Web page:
X-Message-Number: 598
Subject: American Cryonics News
From:  (Edgar W. Swank)
Date: Wed, 08 Jan 92 10:10:47 PST

     [Reprinted from The Immortalist - December, 1991]
ACS Member Placed in Suspension
An elderly woman who has been an ACS member for several years was
recently placed in suspension at the Trans Time suspension and
long-term storage facility in Oakland.  The member had been in poor
health for many years, having suffered a number of strokes, and had
been confined to a nursing home in the San Francisco bay area.
We recently received notification from a relative that her health had
further declined due to yet another stroke.  Emergency standby was not
undertaken, and there was only limited cooperation from the nursing
home.  Resuscitation and cool-down was started just over an hour
after her death.
Only minimal perfusion was possible in this case.  A suspension team
physician, after reviewing the medical facts we have available
concerning our member, concluded that the patient's apparent
dehydration and predisposition to clotting due to illness were
factors which contributed to the difficulty in perfusion.  The patient
was not on I.V., and heparin was not injected directly into the heart
until several hours after death.  Early infusion of heparin was not
possible due to the patient's state of dehydration.
The suspension team physician recommends that I.V.  always be placed
and maintained and hydration maintained.  If family physicians do not
wish to cooperate with this request on the basis that this procedure
will assist in suspension, an argument can be made that an I.V.  is
needed to administer pain relieving drugs.
The perfusion technique employed by Trans Time is much like that used
in open-heart surgery.  The surgical team places cannulas directly
into and out-of the heart.  The main surgeon in this case was a
physiologist with many years experience in experiments requiring such
surgical skills.
Assisting with this surgery was a San Francisco Bay Area physician who
serves on the suspension team.  This suspension provided some valuable
hands-on experience for the physician in surgical technique used in
suspension.  Such training is important since there are so few people
trained to perform this surgery.
Saul Kent once described cryonicists as the guerrillas of the life
extension movement.  This description is probably an accurate one, to
the extent that by guerrilla we mean vanguard --- the cutting edge or
front line --- of the anti-death resistance movement.
Guerrilla movements are characteristically small, highly independent,
undisciplined, personality cults.  Cryonics is certainly small ---
fewer than 1000 full fledged suspension members in the world!  ---
Cryonics organizations and cryonicists are certainly independent and
most of us would probably admit --- even boast --- to being at least a
little, undisciplined.  And, there are a number of very strong
personalities in the cryonics movement.
The fact is however that cryonics is a highly disciplined force and
none of the cryonics organizations in the U.S., Canada or Australia
can be said to be under the control of any one person.  Recently
however, there have been a number of references in various cryonics
publications to "Do it yourself" or "Go it Alone" cryonics.  "Do it
yourself"or "Go it Alone" cryonics is not a new idea.  It has been
attempted many times in the brief quarter century history of cryonics,
generally out of necessity i.e.  there was no cryonics facility
readily available nearby.  One either "did it themselves" or it didn't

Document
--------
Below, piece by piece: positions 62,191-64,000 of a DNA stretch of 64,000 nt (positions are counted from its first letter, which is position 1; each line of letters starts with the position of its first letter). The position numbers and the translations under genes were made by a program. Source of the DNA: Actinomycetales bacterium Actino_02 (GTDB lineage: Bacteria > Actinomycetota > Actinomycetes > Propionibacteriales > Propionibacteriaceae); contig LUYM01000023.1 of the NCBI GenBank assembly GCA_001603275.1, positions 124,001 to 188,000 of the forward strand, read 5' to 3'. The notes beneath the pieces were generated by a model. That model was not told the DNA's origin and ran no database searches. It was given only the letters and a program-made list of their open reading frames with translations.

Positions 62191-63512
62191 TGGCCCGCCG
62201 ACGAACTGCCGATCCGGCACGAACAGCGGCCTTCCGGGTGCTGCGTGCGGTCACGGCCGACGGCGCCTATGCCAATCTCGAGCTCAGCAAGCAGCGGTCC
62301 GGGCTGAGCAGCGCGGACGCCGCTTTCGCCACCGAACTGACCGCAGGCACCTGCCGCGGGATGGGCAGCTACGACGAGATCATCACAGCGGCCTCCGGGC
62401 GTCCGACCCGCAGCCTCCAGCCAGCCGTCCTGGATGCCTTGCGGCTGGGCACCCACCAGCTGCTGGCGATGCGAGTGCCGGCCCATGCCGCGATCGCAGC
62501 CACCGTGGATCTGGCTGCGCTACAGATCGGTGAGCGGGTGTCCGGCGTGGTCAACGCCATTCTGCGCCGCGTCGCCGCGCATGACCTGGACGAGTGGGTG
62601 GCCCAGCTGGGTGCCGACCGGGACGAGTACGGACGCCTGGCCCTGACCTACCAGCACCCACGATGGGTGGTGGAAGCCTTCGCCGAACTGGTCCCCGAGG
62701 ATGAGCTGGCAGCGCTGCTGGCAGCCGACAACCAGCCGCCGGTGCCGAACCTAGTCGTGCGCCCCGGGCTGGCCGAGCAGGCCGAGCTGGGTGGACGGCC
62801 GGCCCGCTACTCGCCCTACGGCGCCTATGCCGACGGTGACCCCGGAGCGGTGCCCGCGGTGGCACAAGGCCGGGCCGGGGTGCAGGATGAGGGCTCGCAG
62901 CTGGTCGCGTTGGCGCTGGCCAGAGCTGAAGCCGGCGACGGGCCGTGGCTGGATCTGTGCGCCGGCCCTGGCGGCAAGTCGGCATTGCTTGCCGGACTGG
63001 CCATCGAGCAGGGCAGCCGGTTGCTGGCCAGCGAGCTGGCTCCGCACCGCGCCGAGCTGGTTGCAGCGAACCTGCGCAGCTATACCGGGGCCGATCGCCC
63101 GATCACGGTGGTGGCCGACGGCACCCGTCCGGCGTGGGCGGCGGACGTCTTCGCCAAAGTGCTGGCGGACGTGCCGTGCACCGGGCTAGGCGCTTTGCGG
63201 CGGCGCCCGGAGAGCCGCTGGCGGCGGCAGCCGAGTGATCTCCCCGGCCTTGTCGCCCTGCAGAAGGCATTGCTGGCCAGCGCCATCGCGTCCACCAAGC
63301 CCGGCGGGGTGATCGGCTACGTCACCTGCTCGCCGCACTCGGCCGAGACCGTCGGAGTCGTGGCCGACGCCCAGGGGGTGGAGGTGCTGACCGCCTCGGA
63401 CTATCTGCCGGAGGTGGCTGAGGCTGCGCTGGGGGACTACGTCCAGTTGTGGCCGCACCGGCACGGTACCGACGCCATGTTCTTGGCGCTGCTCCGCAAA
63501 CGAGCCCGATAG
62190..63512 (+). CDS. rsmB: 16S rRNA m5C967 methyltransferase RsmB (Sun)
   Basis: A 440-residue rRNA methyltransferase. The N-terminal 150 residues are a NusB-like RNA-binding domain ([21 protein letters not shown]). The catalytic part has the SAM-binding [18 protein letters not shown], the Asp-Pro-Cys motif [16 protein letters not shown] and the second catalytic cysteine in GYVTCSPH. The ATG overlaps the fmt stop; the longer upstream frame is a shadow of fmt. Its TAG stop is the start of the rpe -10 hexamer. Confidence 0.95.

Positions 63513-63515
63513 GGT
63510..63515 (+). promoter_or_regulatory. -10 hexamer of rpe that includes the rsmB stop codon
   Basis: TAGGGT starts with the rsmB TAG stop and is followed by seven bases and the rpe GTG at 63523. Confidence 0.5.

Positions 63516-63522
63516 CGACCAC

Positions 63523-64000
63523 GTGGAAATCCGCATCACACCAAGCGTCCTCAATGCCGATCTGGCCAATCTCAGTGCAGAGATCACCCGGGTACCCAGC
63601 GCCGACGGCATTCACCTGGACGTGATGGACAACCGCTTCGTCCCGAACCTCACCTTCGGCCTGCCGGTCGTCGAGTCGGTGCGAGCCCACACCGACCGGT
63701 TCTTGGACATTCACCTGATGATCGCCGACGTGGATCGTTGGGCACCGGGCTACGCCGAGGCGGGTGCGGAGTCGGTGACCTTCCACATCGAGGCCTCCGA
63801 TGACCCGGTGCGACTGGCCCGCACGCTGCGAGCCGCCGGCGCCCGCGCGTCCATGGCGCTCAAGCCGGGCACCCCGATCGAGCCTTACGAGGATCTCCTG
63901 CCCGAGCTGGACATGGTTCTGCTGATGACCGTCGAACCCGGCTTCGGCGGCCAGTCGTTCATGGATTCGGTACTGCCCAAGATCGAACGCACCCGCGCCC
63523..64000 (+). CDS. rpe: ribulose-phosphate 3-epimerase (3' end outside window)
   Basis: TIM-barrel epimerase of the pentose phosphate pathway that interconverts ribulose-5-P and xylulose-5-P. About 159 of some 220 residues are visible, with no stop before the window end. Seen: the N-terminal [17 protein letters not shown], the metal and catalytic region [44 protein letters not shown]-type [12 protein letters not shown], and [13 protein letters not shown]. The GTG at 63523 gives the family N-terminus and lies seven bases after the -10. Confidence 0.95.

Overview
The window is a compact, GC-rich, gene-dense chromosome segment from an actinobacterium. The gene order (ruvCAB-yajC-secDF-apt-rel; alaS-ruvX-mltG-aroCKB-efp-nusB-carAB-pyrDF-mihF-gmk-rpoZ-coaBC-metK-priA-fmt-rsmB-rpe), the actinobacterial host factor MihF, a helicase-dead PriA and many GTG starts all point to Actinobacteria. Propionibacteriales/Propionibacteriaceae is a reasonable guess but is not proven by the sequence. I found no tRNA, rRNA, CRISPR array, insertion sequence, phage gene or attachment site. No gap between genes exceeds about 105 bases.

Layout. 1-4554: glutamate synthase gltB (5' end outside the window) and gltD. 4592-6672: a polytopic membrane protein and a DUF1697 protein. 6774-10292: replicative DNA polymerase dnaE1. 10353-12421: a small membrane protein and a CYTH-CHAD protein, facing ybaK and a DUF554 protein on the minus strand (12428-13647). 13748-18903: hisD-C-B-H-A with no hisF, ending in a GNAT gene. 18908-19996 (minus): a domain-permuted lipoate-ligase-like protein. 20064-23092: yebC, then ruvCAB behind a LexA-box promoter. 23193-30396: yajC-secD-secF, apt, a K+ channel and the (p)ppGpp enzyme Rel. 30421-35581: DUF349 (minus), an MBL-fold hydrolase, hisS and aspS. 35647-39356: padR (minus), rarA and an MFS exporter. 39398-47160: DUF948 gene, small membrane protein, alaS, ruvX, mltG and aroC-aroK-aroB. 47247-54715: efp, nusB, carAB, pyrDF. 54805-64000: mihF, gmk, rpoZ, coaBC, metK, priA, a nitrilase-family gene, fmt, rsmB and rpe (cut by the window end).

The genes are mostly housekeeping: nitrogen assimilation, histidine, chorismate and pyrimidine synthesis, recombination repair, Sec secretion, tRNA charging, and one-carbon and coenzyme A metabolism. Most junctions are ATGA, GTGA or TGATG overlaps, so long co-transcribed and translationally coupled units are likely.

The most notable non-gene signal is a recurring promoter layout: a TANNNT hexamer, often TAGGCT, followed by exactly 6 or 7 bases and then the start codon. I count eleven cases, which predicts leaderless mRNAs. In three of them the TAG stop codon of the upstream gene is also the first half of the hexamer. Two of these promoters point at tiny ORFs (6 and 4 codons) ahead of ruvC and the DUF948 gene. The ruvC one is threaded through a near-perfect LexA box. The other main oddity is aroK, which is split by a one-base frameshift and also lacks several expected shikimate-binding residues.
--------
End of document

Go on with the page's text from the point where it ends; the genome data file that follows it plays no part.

get done.  After all, storing an even poorly frozen loved one in one's
basement or garage is clearly preferable to storing them unfrozen in
the ground.
Nevertheless, most attempted "Do it Yourself" cryonics suspensions
were eventually terminated i.e.  failed.  With at least three full
service cryonics facilities in existence in the U.S.  each fully
capable of suspending and storing anyone in the continental U.S.  and
even many foreign countries, the necessity for independent, "do it
Yourself" cryonics is not obvious.  Indeed "Do It Yourself" cryonics
could constitute a real threat to the cryonics movement.
Mismanagement, (even unintentional), lack of adequate resources
including technical know-how, inadequate response to a natural
disaster or accident, etc., all could easily precipitate another
Chatsworthgate which could easily be seized upon by a sensationalist
press hungry for a negative story or a government bureaucracy hungry
for something to do.  That is of course the worst case scenario.
Even the best case scenario however, is not entirely optimistic.  A
proliferation of cottage cryonics facilities could deprive the
emerging cryonics industry of the capital it needs to achieve critical
mass.  On the other hand , it may well be possible for small,
independent cryonics facilities to contribute to the future growth and
development of the cryonics movement.  Independent cryonicists could
contract with an established full service cryonics organization to
operate as satellite storage facilities, to provide Information and
Referral services, and even to maintain an operating room for use by
suspension personnel from the headquarters facility to perform
suspensions for persons living, or deanimating, in that locality.
Such contracts would set out in specific detail, minimum conditions
and guidelines for operations at the satellite facility including
marketing rights and responsibilities, liabilities, continuing
training of all personnel, regular inspections by representatives of
the parent facility to assure compliance, and a Mutual Aid Agreement
should either of the facilities be threatened by a natural or
bureaucratic disaster and require the assistance, specifcally
storage space, of the other facility.  All costs would of course be
borne by the satellite facility.
In return, the satellite facility would be permitted to advertise that
its facility and operations are approved by the parent full service
facility and, most importantly of all of course, everyone would know
that patients stored in th e approved satellite facility are receiving
the highest level of care.
In other words, cryonics could franchise.
A franchise is a contract or agreement, express or implied, oral or